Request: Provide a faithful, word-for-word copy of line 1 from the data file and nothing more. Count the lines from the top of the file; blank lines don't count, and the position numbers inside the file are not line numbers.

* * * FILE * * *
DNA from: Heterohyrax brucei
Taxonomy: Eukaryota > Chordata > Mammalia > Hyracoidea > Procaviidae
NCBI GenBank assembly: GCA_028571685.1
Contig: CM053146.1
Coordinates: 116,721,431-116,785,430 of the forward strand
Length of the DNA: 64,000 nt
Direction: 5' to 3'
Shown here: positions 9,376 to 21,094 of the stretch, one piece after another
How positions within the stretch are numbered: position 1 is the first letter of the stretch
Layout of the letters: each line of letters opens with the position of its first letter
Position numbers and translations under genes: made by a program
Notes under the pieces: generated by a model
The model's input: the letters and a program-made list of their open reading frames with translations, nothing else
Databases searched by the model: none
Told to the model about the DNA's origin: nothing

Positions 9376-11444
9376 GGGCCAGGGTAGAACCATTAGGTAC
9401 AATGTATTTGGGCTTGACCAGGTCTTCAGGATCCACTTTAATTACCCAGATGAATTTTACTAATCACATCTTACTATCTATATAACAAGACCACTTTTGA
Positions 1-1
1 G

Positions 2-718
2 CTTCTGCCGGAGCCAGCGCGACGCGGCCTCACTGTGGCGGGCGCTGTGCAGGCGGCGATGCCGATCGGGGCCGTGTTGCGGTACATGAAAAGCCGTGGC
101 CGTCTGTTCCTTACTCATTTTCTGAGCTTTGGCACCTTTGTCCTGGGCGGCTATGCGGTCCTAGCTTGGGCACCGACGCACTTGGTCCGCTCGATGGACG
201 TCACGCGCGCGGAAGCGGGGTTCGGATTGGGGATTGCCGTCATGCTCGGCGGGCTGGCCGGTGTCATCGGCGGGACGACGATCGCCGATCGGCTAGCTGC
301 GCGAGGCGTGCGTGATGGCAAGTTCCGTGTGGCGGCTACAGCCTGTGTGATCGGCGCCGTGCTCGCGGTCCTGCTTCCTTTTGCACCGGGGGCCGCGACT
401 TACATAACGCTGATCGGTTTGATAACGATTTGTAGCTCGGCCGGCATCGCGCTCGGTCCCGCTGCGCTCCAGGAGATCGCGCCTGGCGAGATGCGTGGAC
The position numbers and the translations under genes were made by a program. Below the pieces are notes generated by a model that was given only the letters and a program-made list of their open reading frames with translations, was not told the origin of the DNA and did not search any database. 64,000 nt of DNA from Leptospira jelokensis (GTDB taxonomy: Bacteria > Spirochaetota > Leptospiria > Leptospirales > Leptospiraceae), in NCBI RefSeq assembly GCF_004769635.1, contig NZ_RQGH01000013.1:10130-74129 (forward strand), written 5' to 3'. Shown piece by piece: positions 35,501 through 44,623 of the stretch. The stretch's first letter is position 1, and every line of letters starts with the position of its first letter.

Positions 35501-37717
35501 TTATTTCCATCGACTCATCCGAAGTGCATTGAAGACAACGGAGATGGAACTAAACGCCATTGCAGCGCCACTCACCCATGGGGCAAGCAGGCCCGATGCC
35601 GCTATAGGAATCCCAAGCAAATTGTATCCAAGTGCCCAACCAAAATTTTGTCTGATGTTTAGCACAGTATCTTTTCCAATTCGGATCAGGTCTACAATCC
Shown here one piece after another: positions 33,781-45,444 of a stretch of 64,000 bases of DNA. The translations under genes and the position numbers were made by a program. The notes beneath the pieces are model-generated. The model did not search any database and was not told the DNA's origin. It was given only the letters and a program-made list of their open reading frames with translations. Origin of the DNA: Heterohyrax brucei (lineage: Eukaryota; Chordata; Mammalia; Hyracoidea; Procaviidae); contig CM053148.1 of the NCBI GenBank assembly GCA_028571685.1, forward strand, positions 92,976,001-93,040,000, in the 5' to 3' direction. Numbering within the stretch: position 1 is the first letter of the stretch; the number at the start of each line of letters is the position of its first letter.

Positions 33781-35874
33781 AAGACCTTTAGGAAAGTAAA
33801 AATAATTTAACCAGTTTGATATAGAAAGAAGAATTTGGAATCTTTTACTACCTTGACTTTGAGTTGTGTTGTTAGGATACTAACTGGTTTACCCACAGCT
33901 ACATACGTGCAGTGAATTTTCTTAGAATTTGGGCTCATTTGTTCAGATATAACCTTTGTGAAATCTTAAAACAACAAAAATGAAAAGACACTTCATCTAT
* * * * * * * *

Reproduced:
DNA from: Heterohyrax brucei